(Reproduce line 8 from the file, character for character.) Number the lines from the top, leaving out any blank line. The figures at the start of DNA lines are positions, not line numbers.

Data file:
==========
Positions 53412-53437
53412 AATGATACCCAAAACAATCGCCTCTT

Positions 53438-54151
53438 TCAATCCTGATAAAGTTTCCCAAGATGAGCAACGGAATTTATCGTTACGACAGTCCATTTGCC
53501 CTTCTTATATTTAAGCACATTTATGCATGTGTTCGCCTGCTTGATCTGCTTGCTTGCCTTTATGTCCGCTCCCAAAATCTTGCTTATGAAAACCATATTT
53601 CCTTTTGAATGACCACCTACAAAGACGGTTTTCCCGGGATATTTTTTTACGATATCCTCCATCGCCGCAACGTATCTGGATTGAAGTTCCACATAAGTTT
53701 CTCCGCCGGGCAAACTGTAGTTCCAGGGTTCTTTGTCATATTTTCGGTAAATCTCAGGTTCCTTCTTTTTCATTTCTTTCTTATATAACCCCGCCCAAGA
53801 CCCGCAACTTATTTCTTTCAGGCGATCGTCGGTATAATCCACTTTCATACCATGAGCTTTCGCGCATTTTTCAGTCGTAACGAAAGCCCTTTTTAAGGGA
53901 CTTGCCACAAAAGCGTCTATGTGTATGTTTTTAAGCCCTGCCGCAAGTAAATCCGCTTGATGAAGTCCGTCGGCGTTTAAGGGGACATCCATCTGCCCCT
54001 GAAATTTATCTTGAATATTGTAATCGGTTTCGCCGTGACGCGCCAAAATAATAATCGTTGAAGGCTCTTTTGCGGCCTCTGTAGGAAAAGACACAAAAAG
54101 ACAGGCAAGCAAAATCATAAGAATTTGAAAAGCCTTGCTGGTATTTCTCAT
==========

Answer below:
53801 CCCGCAACTTATTTCTTTCAGGCGATCGTCGGTATAATCCACTTTCATACCATGAGCTTTCGCGCATTTTTCAGTCGTAACGAAAGCCCTTTTTAAGGGA